WASHINGTON (CN) – After a man subpoenaed by the ABC network accidentally overproduced documents, turning over irrelevant and confidential material, those documents will stay sequestered, a federal judge ruled.
The decision comes to the chagrin of a Gregory Slate, who is suing ABC for copyright infringement over 45 seconds of video footage that appeared on “20/20.” Slate thinks ABC is keeping “these highly relevant and probative materials” to itself, and that he deserves equal access.
In the discovery phase of Slate’s complaint, ABC subpoenaed third parties Diop Kamau and Mr. Kamau’s organization, the Police Complaint Center. Kamau produced a lap top and hard drive containing more than 100,000 files, including files of a private and confidential nature such as communications with attorneys and financial data.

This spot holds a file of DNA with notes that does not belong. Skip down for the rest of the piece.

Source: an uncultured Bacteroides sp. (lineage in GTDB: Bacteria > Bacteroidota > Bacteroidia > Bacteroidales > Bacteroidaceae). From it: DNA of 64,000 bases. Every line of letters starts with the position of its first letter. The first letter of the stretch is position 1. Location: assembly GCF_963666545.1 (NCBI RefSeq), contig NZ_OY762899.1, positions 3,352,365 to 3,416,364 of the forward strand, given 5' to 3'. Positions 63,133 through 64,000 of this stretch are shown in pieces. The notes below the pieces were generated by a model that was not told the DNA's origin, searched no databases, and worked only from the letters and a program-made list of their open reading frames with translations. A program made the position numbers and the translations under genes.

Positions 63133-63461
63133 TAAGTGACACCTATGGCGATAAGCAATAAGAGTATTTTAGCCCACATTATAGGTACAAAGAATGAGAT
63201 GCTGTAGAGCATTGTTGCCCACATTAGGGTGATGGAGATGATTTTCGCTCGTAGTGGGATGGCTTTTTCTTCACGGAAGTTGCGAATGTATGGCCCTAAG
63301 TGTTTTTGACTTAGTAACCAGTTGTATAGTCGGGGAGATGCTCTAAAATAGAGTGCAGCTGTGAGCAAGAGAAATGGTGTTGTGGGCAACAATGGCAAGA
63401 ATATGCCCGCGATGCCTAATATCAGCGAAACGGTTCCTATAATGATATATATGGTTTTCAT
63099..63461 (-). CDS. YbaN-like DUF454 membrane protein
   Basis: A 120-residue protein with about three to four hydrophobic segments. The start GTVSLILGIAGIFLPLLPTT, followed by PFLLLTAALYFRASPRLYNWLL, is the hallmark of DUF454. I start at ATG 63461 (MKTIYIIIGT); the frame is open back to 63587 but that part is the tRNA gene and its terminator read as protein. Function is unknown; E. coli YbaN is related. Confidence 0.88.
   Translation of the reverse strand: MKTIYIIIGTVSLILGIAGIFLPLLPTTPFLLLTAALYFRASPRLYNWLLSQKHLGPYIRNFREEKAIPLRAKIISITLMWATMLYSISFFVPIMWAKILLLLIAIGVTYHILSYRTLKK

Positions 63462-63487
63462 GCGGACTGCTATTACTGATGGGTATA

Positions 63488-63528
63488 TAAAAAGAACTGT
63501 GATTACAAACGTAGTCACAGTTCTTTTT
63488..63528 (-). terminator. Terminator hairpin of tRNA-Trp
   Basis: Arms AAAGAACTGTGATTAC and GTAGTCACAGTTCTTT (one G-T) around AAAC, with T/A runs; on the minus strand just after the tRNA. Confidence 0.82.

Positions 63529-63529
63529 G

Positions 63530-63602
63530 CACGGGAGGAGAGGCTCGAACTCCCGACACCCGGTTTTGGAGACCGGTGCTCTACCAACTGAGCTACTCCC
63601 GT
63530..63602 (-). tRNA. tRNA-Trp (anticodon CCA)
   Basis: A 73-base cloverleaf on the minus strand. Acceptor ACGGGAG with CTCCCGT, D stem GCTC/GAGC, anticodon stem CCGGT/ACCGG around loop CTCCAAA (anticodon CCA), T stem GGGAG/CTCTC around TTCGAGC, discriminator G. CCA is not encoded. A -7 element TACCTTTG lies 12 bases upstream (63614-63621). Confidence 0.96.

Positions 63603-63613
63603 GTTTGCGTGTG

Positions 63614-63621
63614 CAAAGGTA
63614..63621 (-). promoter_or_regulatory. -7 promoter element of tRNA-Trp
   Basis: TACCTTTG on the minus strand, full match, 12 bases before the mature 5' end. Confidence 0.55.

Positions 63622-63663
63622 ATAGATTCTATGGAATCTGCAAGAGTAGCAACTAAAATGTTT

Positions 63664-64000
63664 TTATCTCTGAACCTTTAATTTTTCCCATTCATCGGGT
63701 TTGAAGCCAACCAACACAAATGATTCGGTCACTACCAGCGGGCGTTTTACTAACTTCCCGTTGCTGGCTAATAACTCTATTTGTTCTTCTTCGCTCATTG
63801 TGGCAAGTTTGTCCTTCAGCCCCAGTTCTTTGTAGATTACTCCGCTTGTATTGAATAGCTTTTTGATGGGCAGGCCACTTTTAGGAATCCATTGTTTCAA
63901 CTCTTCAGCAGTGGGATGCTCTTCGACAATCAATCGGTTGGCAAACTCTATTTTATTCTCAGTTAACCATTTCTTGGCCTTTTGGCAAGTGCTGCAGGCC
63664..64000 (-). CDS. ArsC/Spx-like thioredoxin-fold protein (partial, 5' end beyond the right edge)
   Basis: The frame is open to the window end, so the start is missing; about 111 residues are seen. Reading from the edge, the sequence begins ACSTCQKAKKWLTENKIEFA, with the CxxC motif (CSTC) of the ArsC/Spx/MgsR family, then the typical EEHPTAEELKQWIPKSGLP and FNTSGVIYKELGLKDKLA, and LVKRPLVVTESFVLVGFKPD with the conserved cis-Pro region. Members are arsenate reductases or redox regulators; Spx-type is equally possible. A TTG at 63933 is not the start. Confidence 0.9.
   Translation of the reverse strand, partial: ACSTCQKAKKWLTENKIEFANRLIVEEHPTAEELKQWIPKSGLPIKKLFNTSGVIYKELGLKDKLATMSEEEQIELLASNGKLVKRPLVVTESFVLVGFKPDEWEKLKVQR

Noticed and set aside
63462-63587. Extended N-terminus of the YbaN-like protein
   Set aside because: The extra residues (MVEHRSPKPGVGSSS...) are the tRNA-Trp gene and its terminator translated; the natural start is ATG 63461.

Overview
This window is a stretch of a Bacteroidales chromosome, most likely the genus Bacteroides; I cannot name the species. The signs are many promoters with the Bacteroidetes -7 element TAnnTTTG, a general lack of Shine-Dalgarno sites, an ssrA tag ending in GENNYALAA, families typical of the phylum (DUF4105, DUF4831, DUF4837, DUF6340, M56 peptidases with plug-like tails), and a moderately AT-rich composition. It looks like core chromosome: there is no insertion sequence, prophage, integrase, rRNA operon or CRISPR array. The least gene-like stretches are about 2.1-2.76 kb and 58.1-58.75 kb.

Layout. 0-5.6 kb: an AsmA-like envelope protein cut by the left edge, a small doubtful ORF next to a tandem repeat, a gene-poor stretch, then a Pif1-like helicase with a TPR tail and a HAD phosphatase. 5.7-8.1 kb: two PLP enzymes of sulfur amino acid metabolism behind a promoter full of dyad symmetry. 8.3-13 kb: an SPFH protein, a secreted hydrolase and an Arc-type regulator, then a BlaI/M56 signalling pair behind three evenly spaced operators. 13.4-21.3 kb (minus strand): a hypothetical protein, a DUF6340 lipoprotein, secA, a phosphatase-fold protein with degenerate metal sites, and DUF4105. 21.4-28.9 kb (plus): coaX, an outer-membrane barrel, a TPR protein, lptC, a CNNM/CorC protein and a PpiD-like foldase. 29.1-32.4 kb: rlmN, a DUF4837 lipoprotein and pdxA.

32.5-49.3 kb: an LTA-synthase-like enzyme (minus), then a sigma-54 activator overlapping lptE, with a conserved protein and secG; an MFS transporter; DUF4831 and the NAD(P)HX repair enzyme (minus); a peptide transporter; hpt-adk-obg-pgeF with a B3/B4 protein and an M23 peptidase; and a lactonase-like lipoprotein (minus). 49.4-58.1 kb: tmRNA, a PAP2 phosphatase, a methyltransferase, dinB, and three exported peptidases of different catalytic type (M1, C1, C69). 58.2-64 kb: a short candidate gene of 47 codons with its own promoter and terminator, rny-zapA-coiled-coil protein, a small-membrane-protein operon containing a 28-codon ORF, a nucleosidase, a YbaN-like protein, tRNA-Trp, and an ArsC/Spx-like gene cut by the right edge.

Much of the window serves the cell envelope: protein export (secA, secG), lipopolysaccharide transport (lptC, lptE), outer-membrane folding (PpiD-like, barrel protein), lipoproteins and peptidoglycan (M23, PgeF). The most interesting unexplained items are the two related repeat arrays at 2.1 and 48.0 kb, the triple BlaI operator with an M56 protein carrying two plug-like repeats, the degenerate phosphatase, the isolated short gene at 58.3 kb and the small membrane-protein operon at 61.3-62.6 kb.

ABC, ABC News Interactive and Disney/ABC International Television said they immediately stopped reviewing the documents after going through “only a tiny fraction.” They then returned the hard drives and sequestered what they had already downloaded. A magistrate judge told ABC to give Slate all documents they intended to use at Kamau’s deposition and retain the rest.
Slate balked when ABC turned over about 500 pages of documents. On June 24, the magistrate judge ordered ABC to produce certain audio-visual material but refused to let Slate see the sequestered hard drives.
U.S. District Judge Beryl Howell affirmed Tuesday.
“The plaintiff contends that the defendants have ‘cherry-picked useful material’ from the hard drives … and because of this he is ‘not placed on “equal footing” with respect to discovery,'” Howell wrote. “This is incorrect.”
“The magistrate judge was certainly within her prerogative to limit disclosure of this information, particularly when it is not responsive to the subpoenas and therefore of questionable relevance to plaintiff’s copyright infringement action,” the nine-page decision states.